Support for LAist comes from
We Explain L.A.
Stay Connected

Share This

This is an archival story that predates current editorial management.

This archival content was written, edited, and published prior to LAist's acquisition by its current owner, Southern California Public Radio ("SCPR"). Content, such as language choice and subject matter, in archival articles therefore may not align with SCPR's current editorial standards. To learn more about those standards and why we make this distinction, please click here.

News

Visit Wisteria Lane

wistaria-festival-sierra-madre.jpg
Before you read more...
Dear reader, we're asking you to help us keep local news available for all. Your tax-deductible financial support keeps our stories free to read, instead of hidden behind paywalls. We believe when reliable local reporting is widely available, the entire community benefits. Thank you for investing in your neighborhood.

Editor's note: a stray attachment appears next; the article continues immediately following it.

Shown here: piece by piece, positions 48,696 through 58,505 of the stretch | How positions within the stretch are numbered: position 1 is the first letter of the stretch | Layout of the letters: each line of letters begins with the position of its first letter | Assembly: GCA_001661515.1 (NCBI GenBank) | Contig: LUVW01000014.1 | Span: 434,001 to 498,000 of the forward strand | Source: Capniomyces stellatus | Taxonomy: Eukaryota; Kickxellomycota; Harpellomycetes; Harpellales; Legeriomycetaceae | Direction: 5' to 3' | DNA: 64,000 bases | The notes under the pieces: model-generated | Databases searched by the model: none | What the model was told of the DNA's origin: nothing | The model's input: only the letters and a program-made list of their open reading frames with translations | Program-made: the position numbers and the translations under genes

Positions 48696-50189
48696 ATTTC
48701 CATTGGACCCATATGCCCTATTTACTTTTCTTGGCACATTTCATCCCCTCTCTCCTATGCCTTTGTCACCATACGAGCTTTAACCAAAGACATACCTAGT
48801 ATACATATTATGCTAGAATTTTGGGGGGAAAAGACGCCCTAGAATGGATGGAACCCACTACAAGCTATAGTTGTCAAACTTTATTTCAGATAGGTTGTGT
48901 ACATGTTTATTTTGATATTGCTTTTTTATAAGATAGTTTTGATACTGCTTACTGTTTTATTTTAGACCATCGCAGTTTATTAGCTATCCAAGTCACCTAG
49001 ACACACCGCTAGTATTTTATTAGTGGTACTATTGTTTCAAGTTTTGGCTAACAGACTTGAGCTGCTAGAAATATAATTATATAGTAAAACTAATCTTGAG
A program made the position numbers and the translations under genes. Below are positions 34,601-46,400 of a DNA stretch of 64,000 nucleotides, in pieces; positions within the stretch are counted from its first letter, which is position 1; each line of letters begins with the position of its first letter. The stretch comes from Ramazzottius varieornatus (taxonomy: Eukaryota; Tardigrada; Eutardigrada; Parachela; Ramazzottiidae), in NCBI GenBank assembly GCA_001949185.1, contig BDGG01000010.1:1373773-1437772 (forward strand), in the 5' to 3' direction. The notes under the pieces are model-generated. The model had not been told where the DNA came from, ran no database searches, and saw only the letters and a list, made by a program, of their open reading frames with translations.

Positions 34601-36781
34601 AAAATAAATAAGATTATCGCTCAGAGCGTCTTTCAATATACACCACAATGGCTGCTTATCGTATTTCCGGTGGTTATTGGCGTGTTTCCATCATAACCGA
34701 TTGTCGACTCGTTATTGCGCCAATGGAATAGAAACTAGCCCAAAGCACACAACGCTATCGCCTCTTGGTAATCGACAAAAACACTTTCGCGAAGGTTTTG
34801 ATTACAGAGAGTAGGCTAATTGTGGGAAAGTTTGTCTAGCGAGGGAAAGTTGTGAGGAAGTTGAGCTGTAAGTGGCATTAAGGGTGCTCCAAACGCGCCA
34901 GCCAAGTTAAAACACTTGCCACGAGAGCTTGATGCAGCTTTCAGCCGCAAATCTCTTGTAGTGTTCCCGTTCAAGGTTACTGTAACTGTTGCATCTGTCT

Pop culture references aside, the wisteria plant is a big deal in Sierra Madre, says the Pasadena Star News: "In 1894, the owner of the house at Hermosa Avenue and Carter Street bought a 75-cent wistaria plant that provided quite a return on the initial invest ment. The plant blossomed into a city institution that raised money for World War I, the city’s volunteer fire department and the mortgage of the first Women’s Club building, according to local historian Phyllis Chapman." The home will be open for tours this Sunday during the annual Wistaria Festival (yes, the city uses a variant on the spelling).